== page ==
How to identify window leaks, and what you can do about it
When the rain falls and hits your roof, are you one to enjoy the melodic taps on the shingles or do you groan because you have a leaky window. If you groaned, you have bigger problems than you know, leaky windows can cause all kinds of problems, most of them are structural, and they can be the source of large repair bills if neglected. If you live in an older home, the risks of leaky windows are infinitely higher, temperature changes, changes in weather, and the building settling create problems for the window frames and they lose the airtight seal you need from your windows. Damage is also a big problem to contend with if the unit loses it square – meaning it no longer covers the area, or the broken glazing seals can be the two biggest problems a homeowner can face. To get to the root of the matter, there are three areas that in general are responsible for window leaks, the design of a home, the installation of the windows and the maintenance performed over time will all add up to problems if there are deficiencies.
What to look for
- When we look at a home's design, one feature is important to protect widows from leaks. The eavestroughs that take water off the roof during a storm and stop wind-driven rain from penetrating through the windows. A key factor that for the eavestrough is the fascia, the angle is the important part here and the fascia must be angled away from the window to move water away from the window.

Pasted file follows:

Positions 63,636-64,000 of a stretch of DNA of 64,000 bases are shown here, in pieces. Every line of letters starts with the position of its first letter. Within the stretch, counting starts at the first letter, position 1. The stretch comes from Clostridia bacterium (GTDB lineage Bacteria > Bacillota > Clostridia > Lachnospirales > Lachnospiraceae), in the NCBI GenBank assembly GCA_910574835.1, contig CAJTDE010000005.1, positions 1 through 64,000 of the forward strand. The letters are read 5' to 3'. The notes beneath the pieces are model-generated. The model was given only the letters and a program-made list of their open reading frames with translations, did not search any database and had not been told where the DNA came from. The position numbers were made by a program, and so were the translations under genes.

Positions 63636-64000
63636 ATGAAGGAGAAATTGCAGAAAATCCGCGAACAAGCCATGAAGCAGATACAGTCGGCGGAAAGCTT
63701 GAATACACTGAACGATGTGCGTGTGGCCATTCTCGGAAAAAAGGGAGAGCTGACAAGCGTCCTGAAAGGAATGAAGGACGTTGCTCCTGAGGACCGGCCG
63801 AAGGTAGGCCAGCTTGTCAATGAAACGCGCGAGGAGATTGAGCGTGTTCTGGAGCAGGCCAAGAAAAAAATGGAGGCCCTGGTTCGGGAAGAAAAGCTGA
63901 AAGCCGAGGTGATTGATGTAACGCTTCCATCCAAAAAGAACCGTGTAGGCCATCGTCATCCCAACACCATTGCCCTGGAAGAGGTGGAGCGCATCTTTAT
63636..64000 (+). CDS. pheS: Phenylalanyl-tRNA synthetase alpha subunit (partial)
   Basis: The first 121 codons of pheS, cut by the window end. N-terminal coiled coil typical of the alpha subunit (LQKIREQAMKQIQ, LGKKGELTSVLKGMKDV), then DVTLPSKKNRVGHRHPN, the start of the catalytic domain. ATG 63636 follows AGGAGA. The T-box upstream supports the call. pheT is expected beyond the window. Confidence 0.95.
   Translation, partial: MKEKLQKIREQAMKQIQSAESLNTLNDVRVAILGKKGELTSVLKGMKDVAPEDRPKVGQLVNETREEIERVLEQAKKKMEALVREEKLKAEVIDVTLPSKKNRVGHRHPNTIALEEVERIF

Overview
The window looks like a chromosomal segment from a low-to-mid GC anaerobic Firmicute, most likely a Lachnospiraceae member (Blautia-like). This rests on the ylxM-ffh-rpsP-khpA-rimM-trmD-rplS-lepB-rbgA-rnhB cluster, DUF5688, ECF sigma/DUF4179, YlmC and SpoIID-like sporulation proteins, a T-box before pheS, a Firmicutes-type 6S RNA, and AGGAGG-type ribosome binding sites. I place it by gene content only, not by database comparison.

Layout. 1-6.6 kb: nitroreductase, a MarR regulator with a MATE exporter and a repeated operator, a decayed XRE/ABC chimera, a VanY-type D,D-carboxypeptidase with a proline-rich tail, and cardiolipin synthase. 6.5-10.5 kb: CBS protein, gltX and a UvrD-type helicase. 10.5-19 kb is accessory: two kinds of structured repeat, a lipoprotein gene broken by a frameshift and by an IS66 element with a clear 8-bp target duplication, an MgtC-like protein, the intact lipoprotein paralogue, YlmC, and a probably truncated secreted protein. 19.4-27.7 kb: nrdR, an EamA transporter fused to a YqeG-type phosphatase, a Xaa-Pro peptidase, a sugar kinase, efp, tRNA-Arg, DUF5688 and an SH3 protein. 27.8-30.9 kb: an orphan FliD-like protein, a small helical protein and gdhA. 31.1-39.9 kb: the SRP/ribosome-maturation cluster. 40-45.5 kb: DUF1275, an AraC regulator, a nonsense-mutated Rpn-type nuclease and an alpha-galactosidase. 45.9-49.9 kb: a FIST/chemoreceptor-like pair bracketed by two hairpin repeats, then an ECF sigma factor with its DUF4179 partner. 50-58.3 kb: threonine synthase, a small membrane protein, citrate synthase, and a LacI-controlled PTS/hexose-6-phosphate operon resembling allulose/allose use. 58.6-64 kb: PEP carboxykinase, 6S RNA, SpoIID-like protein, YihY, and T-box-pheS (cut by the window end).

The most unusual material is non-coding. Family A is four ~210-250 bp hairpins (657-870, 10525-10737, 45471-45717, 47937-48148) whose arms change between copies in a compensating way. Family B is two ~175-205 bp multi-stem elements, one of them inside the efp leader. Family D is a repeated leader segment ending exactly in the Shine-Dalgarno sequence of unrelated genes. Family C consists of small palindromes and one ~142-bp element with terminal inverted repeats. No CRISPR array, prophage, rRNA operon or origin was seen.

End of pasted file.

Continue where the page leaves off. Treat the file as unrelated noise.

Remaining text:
- If your windows have been poorly installed or you have breaks in the flashing, water will find its way in your home through your windows. Window flashing that is designed for that purpose it is what you need during the installation of your windows – if building paper or a house wrap product has been used it is a ticket to water infiltration through weak areas around the windows.
- If you haven’t maintained solid caulking seal around your windows, water will seep in. Cracking, or shrinking or broken caulking will be responsible for leaks at the seams where water will find its way in. Glazing putty keeps the window seal intact, if it less than 100 per cent moisture and condensation will build up in the area between double-paned glass windows.
- If you don’t have a reliable paint seal it could be another area for water entry at the window. The paint seal you need should have a slight overlap that covers the window molding to the glass to give your window the tight seal it needs to repel water.
If you have found that your windows are experiencing one or more the problems outlined here, call in the experts from AM Window & Door Solutions to get your home watertight. We have been protecting homeowners for over 60-years, and our work comes with the best warranty in the industry for your investment’s protection in your home.
Our team of experienced experts will be happy to meet with you for a free consultation, a free estimate, and a free inspection when you call our office today at 877.281.6900.